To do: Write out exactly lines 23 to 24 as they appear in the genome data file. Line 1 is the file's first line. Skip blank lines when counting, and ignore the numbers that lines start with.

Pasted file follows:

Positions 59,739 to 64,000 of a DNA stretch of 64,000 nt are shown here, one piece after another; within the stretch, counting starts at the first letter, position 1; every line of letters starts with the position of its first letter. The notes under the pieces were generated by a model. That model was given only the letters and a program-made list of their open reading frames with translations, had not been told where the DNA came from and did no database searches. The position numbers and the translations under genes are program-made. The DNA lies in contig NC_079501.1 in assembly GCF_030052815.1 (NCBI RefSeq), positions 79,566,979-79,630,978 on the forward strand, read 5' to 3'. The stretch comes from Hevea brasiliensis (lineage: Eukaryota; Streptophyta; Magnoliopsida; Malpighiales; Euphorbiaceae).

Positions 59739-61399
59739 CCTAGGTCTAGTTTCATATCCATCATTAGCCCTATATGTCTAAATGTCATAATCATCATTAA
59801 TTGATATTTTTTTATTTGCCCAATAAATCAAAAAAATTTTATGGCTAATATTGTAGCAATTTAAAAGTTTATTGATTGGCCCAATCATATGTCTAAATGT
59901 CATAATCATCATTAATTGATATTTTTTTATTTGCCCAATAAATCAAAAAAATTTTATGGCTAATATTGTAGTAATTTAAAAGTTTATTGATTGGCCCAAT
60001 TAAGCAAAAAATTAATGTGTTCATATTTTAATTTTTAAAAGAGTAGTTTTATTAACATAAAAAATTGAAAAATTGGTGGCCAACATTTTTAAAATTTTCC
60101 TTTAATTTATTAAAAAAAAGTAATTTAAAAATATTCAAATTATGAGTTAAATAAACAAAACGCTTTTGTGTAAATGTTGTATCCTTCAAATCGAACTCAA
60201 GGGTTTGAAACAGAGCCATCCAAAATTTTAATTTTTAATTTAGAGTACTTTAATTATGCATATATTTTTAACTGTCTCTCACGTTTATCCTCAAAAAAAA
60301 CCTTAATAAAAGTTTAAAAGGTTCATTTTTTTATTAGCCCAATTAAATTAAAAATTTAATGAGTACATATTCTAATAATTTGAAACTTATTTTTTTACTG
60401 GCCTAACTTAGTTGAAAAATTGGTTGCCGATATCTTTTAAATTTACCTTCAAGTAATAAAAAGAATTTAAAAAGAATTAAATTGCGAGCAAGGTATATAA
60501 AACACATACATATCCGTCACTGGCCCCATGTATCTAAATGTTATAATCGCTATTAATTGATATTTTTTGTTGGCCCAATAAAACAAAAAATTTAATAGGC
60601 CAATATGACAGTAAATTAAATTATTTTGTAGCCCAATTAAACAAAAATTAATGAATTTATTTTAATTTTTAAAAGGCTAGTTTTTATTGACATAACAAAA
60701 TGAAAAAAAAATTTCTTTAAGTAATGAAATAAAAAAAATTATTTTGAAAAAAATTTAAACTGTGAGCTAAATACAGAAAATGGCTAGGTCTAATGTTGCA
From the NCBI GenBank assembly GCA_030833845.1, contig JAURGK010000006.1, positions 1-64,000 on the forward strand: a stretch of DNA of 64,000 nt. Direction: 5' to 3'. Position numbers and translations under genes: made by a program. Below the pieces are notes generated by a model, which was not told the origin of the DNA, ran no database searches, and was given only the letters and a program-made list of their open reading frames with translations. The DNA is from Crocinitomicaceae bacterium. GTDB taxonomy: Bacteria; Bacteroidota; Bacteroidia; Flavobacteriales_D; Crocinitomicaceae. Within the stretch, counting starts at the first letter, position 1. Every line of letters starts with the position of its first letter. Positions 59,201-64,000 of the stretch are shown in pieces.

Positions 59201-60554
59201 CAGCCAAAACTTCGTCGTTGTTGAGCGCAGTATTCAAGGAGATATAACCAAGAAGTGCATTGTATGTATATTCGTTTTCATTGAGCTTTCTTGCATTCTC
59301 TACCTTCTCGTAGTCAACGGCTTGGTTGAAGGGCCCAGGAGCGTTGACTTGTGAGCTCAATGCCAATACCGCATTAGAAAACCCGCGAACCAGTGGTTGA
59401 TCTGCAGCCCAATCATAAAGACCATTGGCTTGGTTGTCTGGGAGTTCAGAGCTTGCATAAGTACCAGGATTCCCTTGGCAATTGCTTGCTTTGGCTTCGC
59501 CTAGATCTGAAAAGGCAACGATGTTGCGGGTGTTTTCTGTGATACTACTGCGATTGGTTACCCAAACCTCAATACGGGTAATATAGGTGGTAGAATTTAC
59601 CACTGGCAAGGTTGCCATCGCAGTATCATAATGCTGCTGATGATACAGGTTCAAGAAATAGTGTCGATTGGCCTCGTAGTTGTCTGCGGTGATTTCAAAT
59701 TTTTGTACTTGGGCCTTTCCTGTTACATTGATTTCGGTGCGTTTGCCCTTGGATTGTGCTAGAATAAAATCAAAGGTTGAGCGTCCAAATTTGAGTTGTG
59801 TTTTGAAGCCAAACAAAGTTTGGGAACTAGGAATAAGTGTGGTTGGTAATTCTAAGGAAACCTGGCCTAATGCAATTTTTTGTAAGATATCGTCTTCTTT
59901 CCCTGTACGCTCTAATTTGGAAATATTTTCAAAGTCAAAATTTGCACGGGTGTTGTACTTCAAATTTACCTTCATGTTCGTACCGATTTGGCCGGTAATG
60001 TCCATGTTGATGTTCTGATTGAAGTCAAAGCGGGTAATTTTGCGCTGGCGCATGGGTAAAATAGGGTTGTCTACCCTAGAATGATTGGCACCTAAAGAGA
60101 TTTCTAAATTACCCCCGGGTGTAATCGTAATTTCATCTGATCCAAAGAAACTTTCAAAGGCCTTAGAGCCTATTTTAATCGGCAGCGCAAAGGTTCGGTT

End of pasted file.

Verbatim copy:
59901 CCCTGTACGCTCTAATTTGGAAATATTTTCAAAGTCAAAATTTGCACGGGTGTTGTACTTCAAATTTACCTTCATGTTCGTACCGATTTGGCCGGTAATG
60001 TCCATGTTGATGTTCTGATTGAAGTCAAAGCGGGTAATTTTGCGCTGGCGCATGGGTAAAATAGGGTTGTCTACCCTAGAATGATTGGCACCTAAAGAGA